Midlands-born Beech was living in a house in Sheffield, South Yorkshire, until he was forced out by outraged local residents who discovered his record.

He chose to move to Suffolk last Tuesday after he was found not guilty of breaching the sex offender's order in Sheffield. South Yorkshire police drove him down to Ipswich in a police car because they were worried about the risk of him re-offending on the journey.

Beech was then given his own police cell, complete with a settee, a bed and blankets, his own shower and toilet.

He can receive the same free meals and cups of tea and coffee as prisoners - but he also gives officers food to warm up in the station microwave. He is only allowed out into the streets while escorted by two policemen.

The sex offender's order means he can only live with a woman if he has the written consent of a chief constable yet he told The Star how he has a girlfriend in the Ipswich area - a 29-year-old he would only describe as Diane.

"It's just a fling, it's just casual chitchat," he said.

When he last visited Ipswich he remained incognito to see a solicitor friend.

A police spokeswoman said that his living arrangements were different this time " because he wants to."

"I feel pretty safe here," added Beech. "The accommodation I have got is fairly comfortable in the circumstances.

"I visited Ipswich about 18-months-ago and I liked it so much that I decided to return. I would love to live here and have my own place - but now people know I am here; I am going to have to move somewhere else.

"It is a bit frustrating having the two policemen follow me around - but it is nice to know I am being looked after and I have got them in the background. I know they think I might re-offend - but I have got nothing against women and I am not going to do anything serious. The only thing that might happen is that I might have a drink and act like a bit of a clown. I am not a danger to anyone.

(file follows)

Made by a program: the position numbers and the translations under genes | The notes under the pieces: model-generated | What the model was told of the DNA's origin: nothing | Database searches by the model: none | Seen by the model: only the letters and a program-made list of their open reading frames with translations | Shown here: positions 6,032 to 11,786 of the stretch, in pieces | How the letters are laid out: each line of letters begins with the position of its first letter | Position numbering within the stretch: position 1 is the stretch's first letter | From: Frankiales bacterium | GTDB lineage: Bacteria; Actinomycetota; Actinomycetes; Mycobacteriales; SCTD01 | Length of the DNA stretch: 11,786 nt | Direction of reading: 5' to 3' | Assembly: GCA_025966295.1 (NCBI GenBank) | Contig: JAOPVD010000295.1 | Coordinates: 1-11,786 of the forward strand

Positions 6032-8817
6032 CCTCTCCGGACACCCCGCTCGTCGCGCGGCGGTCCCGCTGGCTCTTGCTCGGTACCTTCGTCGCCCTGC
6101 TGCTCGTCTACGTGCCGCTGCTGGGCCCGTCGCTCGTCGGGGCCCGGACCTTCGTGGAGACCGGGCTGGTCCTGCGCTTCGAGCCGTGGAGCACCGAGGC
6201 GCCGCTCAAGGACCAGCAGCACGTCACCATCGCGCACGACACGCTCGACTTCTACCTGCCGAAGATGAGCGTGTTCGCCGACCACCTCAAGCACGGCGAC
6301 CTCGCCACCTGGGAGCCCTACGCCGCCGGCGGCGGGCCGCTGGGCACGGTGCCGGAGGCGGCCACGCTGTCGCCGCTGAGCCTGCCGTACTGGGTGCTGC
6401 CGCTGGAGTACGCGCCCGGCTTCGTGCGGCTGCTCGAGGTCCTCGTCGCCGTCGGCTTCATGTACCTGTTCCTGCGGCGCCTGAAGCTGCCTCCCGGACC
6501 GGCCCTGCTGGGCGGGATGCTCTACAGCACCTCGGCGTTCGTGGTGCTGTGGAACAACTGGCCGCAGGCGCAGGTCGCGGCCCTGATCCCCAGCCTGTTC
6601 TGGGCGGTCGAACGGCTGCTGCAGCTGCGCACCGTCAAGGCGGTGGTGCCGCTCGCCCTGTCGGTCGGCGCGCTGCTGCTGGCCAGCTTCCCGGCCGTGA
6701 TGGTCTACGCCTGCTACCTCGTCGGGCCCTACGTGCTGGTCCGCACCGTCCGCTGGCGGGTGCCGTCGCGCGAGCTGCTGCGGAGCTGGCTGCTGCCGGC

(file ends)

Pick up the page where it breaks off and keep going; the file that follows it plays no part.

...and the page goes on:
"I don't mind them following me because you have always got someone who might want to have a go at you.

"I have been out every day for up to three hours or so and I have been to about six or seven pubs

"I get the odd meal in the police station, but I have got my own money and I buy my own stuff. I have been giving them things to microwave for me.

"It is terrible having to move around from place to place. I feel like I am being haunted and hounded wherever I go. But if I was that dangerous, I would be in prison.

He described the money and man-hours spent on him as "a waste of resources" as he hit out at the injustice of his sentence for raping the pensioner.

"I got convicted for something I didn't do during a drunken and drug-crazed robbery," he said. "You've got 110,000 paedophiles walking around the streets and you should be monitoring them instead of them worrying about me.

"Forty-two shifts a week spent on me - it's draining up all the resources."

Now his whereabouts have been made known, he said he would move on.

He added: "I think I'm going to go because of the publicity. It doesn't matter where I go, they [the press] will probably find me."